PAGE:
Artist: Foster The People

Pumped Up Kicks ~ Foster The People

Foster the People is an American indie pop band formed in Los Angeles, California in 2009.The group is composed of Mark Foster (vocals, keyboards, piano, synthesizers, guitar, programming, percussion), Mark Pontius (drums and extra percussion), and Cubbie Fink (bass and backing vocals). The group’s music, described as melodic dance-infused pop and rock, spans many genres.

While attending high school in Cleveland, Mark Foster-the group’s lead singer and primary songwriter- was matched to the Air Force by a vocational aptitude test. However, Foster hesitated at the prospect of fighting in the War in Iraq. At his father’s encouragement, after graduating, Foster moved in with his uncle in Sylmar, Los Angeles in California to pursue a music career. Foster worked various odd jobs and at night, he began to attend parties in Hollywood in an attempt to network. He said, “I felt like an 18-year-old Hunter S. Thompson. I was just diving into this Hollywood Hills subculture and taking it all in. I wasn’t shy about taking my guitar out at a party. I wanted to be the center of attention.” At one time, he roomed with actor Brad Renfro.  Foster struggled with drug addiction during his initial years in Los Angeles, saying, “It got pretty dark. My friends thought I was going to die. I was blind to it. When I was 19 years old, it got to a point where I said, ‘Enough is enough’… I saw time was just passing me by. I wasn’t being productive.”

Several attempts at founding a band proved unsuccessful. After turning 22, he says he was contacted by Aftermath Entertainment about showcasing his musical talents, but the opportunity ultimately fell through. For the next few years, Foster worked at a cafe while dealing with writer’s block, but he remained in Los Angeles after landing a job as a commercial jingle writer for Mophonics.  He said of the profession, “I definitely learned from the commercial standpoint what works”,and he credited the job with reviving his confidence in performing.  The music Foster wrote spanned a wide range of genres, but he had difficulty reconciling his eclectic compositions. He explained: “I’d write one song and it’d be a hip-hop song. I’d write another and it’d be heavily electronic. Another would be like a spiritual, and another would be classic piano song. I was constantly trying to pull those elements together. It took me six years to do it.”  He still wished to be part of a group; reflecting on a residency he did at a venue performing electronic music, he said, “It was just me and a laptop. Really, it was terrible. I knew I needed a band.”

Foster the People was born out of a nascent relationship with drummer Mark Pontius, who left his group Malbec in 2009 to found a band with Foster. Pontius was impressed by the amount and diversity of songs that Foster had written to that point, saying, “Some were on the guitar, and some were on the computer. But it was this really awesome singer-songwriter thing with a tricked-out beat, and I felt we could go wherever we wanted with this.” Foster’s long-time friend Cubbie Fink joined the group soon afterwards as bassist.  Mark Foster originally named the band Foster & the People, but people misheard it as “Foster the People”. Eventually, he took to the nurturing image it evoked of “taking care” of people, so the name stuck.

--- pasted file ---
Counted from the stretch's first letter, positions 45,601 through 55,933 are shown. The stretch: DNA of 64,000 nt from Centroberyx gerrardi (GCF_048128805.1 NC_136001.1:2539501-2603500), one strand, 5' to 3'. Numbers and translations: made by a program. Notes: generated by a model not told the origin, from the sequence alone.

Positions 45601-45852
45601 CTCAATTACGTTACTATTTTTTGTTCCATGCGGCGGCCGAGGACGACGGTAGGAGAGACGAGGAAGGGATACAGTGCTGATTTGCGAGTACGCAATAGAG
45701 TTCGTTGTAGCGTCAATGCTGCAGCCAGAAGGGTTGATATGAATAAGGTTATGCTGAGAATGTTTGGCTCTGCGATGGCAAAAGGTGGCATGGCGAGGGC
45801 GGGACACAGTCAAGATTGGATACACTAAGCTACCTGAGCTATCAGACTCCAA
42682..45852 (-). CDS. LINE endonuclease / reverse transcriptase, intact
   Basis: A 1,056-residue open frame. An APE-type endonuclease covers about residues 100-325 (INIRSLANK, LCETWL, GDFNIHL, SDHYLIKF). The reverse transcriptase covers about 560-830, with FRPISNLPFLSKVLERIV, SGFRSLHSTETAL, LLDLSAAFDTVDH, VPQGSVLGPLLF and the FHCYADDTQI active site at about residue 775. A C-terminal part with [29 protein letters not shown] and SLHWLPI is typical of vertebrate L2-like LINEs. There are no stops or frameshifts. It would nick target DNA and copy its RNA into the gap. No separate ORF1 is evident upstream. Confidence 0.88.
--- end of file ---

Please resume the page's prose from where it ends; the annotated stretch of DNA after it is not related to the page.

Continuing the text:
Not long after the group formed, Foster wrote and recorded a song at Mophonics called “Pumped Up Kicks”, a song that was the group’s breakthrough. It appeared on the website supergoodmusic.com in early 2010,and after Foster posted the song on his own website as a free download, it drew the attention of Nylon magazine, who used the track in an online advertising campaign.  The song continued to receive attention through various blogs and soon became big. Foster was emailed by many people about “Pumped Up Kicks”, and needing professional guidance, he contacted artist manager Brent Kredel at Monotone, Inc. in March, saying, “Everyone is calling me and emailing me-what do I do? Who are the good guys, who are the bad guys?” Kredel recalled that “He went from the guy who couldn’t get a hold of anyone to being the guy who had hundreds of emails in his inbox.” Kredel and Brett Williams were subsequently hired to co-manage Foster the People, and they helped the group get meetings with several record labels, including Warner Bros., Atlantic, Columbia, and Universal Republic. In May 2010, the band was signed to the Columbia imprint Startime International by Isaac Green in a multi-album deal. The deal did not involve ancillary rights, which pleased the band and their management. Foster controls publishing of the songs in North America, while a separate 2010 deal with Sony/ATV Music Publishing controls publishing outside of North America.